Father Who Shot Daughter’s Attacker: ‘He’s Lucky He’s Not Dead’

James Marino

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A 68-year-old father arrested Thursday for shooting the man beating his daughter on Youngstown’s South Side was released Friday from jail without being charged.

James G. Marino, of 208 E. Auberndale Ave., was released from the Mahoning County Jail at about 11:30 a.m. Friday. He was arrested Thursday on suspicion of felonious assault for shooting his daughter’s boyfriend in the chest. No charges have been filed against him.

Youngstown city prosecutors declined to say if they will file charges. Legal experts said they believe Marino acted within laws that allow for someone to take protective actions on another person’s behalf.

Marino told police he warned the man to stop attacking his daughter and fired a shot from his revolver at Cyrus Hawthorne III, 30, because he was trying to protect her.

“He went nuts,” Marino said Friday after he was released from jail. “I came outside, he’s pulling my daughter’s hair. Then he went after my granddaughter. That was it right there. I came back outside, he jumps on her again. I shot him.”

Reports indicate Hawthorne will be charged with two counts of domestic violence when he is released from St. Elizabeth Health Center, where he was taken after he was shot in chest.

Marino’s daughter told police Hawthorne returned at about 2 a.m. Thursday from a night of drinking. Four hours later, she said, Hawthorne began fighting with family members. He then went outside and punched the 39-year-old woman and pulled her hair.

The woman’s 16-year-old daughter, reports said, approached Hawthorne with a kitchen knife. Hawthorne then punched her in the head, knocking her to the ground and resumed beating the woman, reports said. Marino then shot Hawthorne after warning him to stop.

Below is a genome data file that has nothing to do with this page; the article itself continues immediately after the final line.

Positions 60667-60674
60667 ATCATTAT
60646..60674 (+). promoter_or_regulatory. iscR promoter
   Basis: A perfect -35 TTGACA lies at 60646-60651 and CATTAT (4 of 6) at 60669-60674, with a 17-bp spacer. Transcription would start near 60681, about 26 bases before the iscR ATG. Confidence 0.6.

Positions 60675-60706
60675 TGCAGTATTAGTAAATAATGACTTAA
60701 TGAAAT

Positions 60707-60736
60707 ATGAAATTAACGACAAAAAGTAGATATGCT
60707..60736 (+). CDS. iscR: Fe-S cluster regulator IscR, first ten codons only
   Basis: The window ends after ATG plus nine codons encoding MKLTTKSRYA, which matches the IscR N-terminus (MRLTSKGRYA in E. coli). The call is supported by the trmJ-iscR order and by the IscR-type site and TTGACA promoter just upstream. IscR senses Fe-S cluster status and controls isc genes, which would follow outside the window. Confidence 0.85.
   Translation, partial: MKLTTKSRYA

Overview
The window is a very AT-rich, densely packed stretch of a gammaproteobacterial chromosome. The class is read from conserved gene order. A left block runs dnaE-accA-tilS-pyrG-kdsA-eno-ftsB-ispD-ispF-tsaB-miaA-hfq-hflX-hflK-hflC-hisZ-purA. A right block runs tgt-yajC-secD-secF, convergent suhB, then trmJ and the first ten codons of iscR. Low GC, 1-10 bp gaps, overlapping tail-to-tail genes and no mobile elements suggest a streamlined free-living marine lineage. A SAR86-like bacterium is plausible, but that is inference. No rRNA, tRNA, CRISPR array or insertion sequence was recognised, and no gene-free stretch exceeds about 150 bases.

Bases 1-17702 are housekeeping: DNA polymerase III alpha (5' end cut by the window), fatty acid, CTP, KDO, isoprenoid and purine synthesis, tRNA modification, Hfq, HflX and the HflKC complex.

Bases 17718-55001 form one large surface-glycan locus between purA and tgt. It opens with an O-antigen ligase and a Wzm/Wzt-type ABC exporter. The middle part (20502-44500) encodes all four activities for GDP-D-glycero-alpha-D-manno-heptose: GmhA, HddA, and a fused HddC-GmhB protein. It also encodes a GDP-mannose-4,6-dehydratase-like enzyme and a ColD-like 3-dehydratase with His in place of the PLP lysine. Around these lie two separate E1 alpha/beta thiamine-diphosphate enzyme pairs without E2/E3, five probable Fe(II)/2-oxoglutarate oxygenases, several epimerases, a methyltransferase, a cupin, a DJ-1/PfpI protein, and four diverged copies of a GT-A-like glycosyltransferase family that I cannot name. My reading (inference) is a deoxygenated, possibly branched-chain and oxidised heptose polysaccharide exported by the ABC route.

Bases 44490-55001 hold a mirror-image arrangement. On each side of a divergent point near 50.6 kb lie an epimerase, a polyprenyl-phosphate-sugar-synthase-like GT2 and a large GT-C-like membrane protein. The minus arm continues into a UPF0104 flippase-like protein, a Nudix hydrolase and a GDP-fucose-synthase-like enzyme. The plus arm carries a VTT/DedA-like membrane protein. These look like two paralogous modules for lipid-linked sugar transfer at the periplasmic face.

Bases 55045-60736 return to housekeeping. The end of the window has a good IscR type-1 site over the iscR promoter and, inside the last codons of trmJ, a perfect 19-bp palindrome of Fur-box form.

Legal experts on Friday said they believe Marino was abiding by a law that allows someone to take protective action if the victim is in imminent danger.

“I can’t see the prosecutor or the office of the prosecutor charging this guy with any crime because clearly he was defending somebody within his household,” said attorney Chris Maruca.

State jury instruction standards for self-defense include not being at fault in creating the situation, having a reasonable belief the incident will lead to death or great bodily harm and that the victim does not violate a duty to retreat to safety.

“If the victim himself or herself would have been justified in using ‘self-defense’ against their assailant, a third person or third party is justified in using self-defense against that person,” said former Youngstown city prosecutor Jay Macejko, who now works as a defense attorney.

Marino said he hopes Hawthorne will leave his family alone.

“No I have no regrets now that it’s over,” Marino said. “He’s just lucky he’s not dead.”

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